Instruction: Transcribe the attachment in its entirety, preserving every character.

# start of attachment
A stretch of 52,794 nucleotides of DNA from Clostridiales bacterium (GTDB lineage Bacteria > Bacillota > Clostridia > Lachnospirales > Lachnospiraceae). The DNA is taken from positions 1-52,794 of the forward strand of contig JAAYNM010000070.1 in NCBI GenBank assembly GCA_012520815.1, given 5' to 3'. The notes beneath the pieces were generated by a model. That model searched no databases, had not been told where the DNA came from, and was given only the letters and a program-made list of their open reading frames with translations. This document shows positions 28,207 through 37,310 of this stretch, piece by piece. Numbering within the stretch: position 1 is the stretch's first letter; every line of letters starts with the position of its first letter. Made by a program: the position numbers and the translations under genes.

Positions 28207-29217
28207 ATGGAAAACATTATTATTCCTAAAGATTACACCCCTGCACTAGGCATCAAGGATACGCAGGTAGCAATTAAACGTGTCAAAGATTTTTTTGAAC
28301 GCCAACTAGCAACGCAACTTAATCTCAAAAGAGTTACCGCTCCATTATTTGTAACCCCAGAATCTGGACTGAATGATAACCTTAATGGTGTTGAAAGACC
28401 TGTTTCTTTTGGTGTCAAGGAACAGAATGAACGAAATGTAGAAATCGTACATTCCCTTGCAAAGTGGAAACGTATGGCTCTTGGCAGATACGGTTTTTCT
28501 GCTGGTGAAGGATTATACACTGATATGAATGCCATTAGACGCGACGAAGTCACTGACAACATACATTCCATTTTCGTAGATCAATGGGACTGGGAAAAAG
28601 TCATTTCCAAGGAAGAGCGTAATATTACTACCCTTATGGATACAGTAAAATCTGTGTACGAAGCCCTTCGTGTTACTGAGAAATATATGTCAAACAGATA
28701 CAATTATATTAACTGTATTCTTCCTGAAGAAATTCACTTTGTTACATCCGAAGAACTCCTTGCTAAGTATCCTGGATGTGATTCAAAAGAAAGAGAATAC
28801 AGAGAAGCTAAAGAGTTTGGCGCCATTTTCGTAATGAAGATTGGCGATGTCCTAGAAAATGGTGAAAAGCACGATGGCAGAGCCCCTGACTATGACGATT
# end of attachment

A stretch of 52,794 nucleotides of DNA from Clostridiales bacterium (GTDB lineage Bacteria > Bacillota > Clostridia > Lachnospirales > Lachnospiraceae). The DNA is taken from positions 1-52,794 of the forward strand of contig JAAYNM010000070.1 in NCBI GenBank assembly GCA_012520815.1, given 5' to 3'. The notes beneath the pieces were generated by a model. That model searched no databases, had not been told where the DNA came from, and was given only the letters and a program-made list of their open reading frames with translations. This document shows positions 28,207 through 37,310 of this stretch, piece by piece. Numbering within the stretch: position 1 is the stretch's first letter; every line of letters starts with the position of its first letter. Made by a program: the position numbers and the translations under genes.

Positions 28207-29217
28207 ATGGAAAACATTATTATTCCTAAAGATTACACCCCTGCACTAGGCATCAAGGATACGCAGGTAGCAATTAAACGTGTCAAAGATTTTTTTGAAC
28301 GCCAACTAGCAACGCAACTTAATCTCAAAAGAGTTACCGCTCCATTATTTGTAACCCCAGAATCTGGACTGAATGATAACCTTAATGGTGTTGAAAGACC
28401 TGTTTCTTTTGGTGTCAAGGAACAGAATGAACGAAATGTAGAAATCGTACATTCCCTTGCAAAGTGGAAACGTATGGCTCTTGGCAGATACGGTTTTTCT
28501 GCTGGTGAAGGATTATACACTGATATGAATGCCATTAGACGCGACGAAGTCACTGACAACATACATTCCATTTTCGTAGATCAATGGGACTGGGAAAAAG
28601 TCATTTCCAAGGAAGAGCGTAATATTACTACCCTTATGGATACAGTAAAATCTGTGTACGAAGCCCTTCGTGTTACTGAGAAATATATGTCAAACAGATA
28701 CAATTATATTAACTGTATTCTTCCTGAAGAAATTCACTTTGTTACATCCGAAGAACTCCTTGCTAAGTATCCTGGATGTGATTCAAAAGAAAGAGAATAC
28801 AGAGAAGCTAAAGAGTTTGGCGCCATTTTCGTAATGAAGATTGGCGATGTCCTAGAAAATGGTGAAAAGCACGATGGCAGAGCCCCTGACTATGACGATT